grabbed by the Railroad. Get up, Governor, and bring 'em all up
standing. Just tear 'em all to pieces, show 'em that you are the
head, the boss. That's what they need. That killing yesterday
has shaken the nerve clean out of them."

For the instant the Governor was taken all aback. What, his
lieutenants were failing him? What, he was to be questioned,
interpolated upon yesterday's "irrepressible conflict"? Had
disaffection appeared in the ranks of the League--at this, of all
moments? He put from him his terrible grief. The cause was in
danger. At the instant he was the President of the League only,
the chief, the master. A royal anger surged within him, a wide,
towering scorn of opposition. He would crush this disaffection
in its incipiency, would vindicate himself and strengthen the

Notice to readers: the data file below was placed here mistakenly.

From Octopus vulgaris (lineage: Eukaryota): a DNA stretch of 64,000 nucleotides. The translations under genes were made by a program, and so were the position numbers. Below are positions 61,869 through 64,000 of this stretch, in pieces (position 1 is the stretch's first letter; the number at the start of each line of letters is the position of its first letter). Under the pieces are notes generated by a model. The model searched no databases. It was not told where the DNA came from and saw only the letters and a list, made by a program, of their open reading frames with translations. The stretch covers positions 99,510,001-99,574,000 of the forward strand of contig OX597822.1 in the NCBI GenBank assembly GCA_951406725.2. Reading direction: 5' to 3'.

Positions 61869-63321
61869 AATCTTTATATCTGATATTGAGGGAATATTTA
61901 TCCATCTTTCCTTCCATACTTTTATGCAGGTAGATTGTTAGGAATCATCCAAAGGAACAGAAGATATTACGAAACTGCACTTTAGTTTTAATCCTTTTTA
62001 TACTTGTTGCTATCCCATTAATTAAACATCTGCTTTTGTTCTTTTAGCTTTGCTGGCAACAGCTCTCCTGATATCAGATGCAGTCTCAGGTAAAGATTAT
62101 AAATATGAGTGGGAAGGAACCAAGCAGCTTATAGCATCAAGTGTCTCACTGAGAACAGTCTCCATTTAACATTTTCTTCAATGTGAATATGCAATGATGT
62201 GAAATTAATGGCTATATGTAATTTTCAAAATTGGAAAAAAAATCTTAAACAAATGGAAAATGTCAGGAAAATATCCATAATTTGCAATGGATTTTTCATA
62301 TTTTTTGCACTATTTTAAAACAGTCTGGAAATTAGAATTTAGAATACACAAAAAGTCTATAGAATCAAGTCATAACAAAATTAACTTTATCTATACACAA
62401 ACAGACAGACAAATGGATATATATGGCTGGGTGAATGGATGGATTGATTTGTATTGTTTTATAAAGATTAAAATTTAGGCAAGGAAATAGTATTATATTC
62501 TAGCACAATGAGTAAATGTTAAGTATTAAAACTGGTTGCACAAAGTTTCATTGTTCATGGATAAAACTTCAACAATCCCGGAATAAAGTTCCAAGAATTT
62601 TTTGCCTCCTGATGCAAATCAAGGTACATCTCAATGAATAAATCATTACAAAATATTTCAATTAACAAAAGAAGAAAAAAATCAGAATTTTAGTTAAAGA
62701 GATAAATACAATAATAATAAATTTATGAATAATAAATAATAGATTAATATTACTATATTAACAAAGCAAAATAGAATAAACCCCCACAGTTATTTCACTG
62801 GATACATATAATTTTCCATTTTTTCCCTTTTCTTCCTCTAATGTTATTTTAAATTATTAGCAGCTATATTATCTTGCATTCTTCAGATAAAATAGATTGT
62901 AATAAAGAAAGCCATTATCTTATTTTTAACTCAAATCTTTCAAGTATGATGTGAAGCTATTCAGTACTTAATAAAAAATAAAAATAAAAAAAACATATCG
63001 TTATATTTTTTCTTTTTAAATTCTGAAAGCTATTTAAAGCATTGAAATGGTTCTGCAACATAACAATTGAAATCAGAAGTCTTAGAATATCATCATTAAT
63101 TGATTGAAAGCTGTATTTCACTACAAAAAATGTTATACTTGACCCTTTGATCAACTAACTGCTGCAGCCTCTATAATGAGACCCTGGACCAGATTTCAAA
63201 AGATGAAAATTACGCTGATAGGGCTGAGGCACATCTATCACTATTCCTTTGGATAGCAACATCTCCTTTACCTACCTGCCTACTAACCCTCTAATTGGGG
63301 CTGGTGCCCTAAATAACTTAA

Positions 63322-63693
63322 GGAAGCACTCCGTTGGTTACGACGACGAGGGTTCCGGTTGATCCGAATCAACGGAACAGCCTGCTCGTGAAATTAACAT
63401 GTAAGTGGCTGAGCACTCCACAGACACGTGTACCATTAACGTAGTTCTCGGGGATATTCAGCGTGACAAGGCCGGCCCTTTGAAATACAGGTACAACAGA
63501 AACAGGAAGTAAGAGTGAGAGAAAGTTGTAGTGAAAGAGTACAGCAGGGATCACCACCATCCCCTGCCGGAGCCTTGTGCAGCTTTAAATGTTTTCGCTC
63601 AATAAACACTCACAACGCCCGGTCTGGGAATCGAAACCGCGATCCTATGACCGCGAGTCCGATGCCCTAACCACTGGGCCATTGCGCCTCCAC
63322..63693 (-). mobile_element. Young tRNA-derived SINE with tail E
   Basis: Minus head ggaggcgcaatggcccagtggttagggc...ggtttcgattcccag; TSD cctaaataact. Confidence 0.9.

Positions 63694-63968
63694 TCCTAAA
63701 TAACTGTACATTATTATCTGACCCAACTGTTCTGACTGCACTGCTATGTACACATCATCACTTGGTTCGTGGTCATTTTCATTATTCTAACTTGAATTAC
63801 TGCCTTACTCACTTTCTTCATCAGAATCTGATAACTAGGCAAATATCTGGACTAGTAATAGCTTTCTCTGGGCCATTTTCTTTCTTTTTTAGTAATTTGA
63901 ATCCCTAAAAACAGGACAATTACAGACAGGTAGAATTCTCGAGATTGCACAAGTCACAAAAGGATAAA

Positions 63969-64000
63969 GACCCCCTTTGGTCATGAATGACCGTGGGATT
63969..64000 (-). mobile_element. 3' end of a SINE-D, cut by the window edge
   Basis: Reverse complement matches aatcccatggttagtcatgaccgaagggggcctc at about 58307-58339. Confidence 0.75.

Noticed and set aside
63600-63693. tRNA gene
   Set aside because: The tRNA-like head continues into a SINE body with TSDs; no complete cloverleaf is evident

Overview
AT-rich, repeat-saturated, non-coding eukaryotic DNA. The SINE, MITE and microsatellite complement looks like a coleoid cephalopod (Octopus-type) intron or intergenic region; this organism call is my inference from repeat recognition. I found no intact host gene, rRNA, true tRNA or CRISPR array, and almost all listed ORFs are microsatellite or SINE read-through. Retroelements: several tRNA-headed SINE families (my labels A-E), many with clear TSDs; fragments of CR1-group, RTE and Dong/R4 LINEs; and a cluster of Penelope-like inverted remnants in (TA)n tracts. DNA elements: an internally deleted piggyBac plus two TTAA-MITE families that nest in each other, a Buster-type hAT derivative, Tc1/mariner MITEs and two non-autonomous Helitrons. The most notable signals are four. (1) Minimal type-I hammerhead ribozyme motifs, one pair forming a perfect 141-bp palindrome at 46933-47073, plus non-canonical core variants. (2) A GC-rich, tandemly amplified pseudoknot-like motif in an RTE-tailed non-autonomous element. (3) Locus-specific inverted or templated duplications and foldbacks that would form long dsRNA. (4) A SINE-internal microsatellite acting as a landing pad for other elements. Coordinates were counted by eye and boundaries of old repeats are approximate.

cause at one and the same time. He stepped forward and stood in
the speaker's place, turning partly toward the audience, partly
toward the assembled Leaguers.

"Gentlemen of the League," he began, "citizens of Bonneville"

But at once the silence in which the Governor had begun to speak
was broken by a shout. It was as though his words had furnished
a signal. In a certain quarter of the gallery, directly
opposite, a man arose, and in a voice partly of derision, partly
of defiance, cried out:

"How about the bribery of those two delegates at Sacramento?
Tell us about that. That's what we want to hear about."

A great confusion broke out. The first cry was repeated not only
by the original speaker, but by a whole group of which he was but
a part. Others in the audience, however, seeing in the
disturbance only the clamour of a few Railroad supporters,